Site Network: Ethics Home | thinkingshop.com | Media Studies | Non-violence

 

An overview of Environmental Ethics

  1. Resources
  2. Guide Questions
  3. Smartboard Notes

Here are some web sites that will enhance your understanding of this week's reading:

Environmental Ethics Overviews:

This Week's Authors:

Clare Palmer:

Richard Sylvan:

Realted Videos

 

top

Guide Questions:

The following questions are designed to fine tune your understanding of the reading. The subject matter and answers to these questions form the basis of what you will be required to know for exams.

Objectives for this week: These are the learning objectives you should have mastered after attending the lectures and completing the questions below

  1. identify the main concerns of environmental ethics and the various ways that these issues are addressed from various ethical perspectives
  2. describe consequentialist, deontological and holistic approaches to environmental ethics
  3. describe the Gaia principle advanced by James Lovelock and its connection to simulation-based video games
  4. understand the ethical presuppositions of deep ecology, ecofeminism and social constructivism
  5. describe at least three differences between strong and weak versions of Western versus environmental ethics.
  6. explain the ways in which "species bias" influences ethical and economic assessments and decisions about the environmental impact of a proposed action

An Overview of Environmental Ethics (Clare Palmer)

Guide Questions:

  1. Differentiate between instrumental and non-instrumental value.
  2. Describe anthropogenic versus anthropocentric subjectivism.
  3. What is ethical monism and what does it imply for environmental ethics?
  4. Summarize the main ideas in anthropocentric approaches to ethics.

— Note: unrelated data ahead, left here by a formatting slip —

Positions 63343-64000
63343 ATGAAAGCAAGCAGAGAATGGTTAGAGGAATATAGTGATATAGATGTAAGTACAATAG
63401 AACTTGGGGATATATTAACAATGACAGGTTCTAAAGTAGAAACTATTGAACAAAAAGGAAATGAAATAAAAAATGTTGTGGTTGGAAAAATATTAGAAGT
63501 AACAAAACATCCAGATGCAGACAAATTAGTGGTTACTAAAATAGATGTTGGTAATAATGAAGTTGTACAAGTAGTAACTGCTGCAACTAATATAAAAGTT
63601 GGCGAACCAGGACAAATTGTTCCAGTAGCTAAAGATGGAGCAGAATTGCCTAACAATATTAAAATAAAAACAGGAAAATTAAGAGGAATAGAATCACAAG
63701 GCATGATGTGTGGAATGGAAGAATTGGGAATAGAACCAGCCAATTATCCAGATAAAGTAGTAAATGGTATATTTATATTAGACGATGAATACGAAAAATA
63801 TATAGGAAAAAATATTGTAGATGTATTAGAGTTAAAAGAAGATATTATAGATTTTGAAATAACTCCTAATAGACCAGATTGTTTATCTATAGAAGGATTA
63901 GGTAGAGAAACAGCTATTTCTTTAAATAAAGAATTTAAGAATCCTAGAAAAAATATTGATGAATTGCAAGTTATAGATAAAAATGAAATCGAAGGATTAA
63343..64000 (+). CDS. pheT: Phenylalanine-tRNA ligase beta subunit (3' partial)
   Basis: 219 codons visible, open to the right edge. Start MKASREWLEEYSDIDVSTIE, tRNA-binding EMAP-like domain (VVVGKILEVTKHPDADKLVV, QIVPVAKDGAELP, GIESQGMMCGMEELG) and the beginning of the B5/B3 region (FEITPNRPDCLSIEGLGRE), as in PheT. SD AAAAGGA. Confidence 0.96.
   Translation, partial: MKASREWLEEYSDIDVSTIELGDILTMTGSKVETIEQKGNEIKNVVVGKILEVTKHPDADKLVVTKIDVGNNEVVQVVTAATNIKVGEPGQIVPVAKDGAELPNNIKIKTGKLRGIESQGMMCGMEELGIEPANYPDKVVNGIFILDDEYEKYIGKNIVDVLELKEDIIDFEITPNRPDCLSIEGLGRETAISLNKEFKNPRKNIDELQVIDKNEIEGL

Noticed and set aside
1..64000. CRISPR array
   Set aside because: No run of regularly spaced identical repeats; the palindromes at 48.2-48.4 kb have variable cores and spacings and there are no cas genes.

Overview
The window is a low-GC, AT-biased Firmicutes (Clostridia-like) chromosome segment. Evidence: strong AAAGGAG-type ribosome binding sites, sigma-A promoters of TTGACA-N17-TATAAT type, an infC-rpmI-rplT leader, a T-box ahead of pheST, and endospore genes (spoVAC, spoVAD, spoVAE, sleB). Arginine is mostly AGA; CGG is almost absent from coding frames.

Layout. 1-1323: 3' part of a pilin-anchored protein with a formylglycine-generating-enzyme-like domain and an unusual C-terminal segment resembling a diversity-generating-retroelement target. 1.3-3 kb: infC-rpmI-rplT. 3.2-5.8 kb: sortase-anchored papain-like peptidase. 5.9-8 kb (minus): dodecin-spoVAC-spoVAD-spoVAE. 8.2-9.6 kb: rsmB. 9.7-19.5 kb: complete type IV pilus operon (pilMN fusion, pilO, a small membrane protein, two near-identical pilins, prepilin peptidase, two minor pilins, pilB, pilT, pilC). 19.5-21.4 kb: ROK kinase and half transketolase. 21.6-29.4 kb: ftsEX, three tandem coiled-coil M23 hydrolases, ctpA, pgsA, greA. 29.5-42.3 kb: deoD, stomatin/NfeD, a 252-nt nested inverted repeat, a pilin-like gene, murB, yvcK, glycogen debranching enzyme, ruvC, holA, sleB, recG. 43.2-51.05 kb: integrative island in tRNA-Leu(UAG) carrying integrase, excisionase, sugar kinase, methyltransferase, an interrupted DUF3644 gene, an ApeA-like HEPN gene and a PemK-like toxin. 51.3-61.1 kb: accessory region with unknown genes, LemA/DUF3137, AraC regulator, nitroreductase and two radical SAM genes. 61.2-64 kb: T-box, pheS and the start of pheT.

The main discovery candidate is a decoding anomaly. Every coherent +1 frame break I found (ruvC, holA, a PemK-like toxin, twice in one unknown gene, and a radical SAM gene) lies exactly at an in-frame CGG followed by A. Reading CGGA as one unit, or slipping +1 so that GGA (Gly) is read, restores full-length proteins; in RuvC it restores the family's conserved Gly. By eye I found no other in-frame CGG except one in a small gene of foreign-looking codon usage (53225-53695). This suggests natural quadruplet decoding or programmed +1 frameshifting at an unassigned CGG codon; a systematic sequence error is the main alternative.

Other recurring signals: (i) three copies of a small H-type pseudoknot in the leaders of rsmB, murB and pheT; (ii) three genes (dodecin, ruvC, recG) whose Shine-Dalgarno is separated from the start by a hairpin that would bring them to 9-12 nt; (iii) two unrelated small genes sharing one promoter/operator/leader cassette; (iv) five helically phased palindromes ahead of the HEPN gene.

5. How is value measured in individualist consequentialist approaches to environmental ethics? Summarize the 4 major objections to this approach.
  6. In what way does the "will-to-live" principle inform individualist deontological approaches to ethics.
  7. Explain what it means for an organism to be a "teleological center of life," and the connection with the claim of inherent worth.
  8. How does the holistic approach to environmental ethics differ from the consequentialist and deontological views?
  9. Briefly describe the Gaia principle advanced by James Lovelock. (This has a cool connection with the early video games like Sim Earth and Sim Civilization, precursors to the Sims series of "virtual world" games. See if you can figure out what the link entails.)
  10. Summarize Ralston's position concerning the way we should ethically evaluate the management of an ecosystem.
  11. In what way is the idea of "wilderness" problematic for developing countries and in framing the relationship between man and nature?
  12. Describe the difficulties with restoration and replacement as solutions to environmental contamination or degradation.
  13. Distinguish between shallow versus deep ecology.
  14. What is the core ethical claim in ecofeminism? How do boundary conditions work in this theory?
  15. Differentiate between strong versus weak "social constructivism" in environmental ethics.

Is there a need for a new, an environmental, ethic? (Richard Sylvan)

Guide Questions:

  1. Describe at least three differences between strong and weak versions of Western environmental ethics.
  2. Explain why the ideas of value and right have to be extended in environmental ethics.
  3. How does "species bias" influence ethical and economic assessments and decisions about the environmental impact of a proposed action?

 

top

Smartboard Notes

Smartboard Notes from Week 1 Lecture:

 

top

 

home | guide questions | syllabus | contact dr. bowser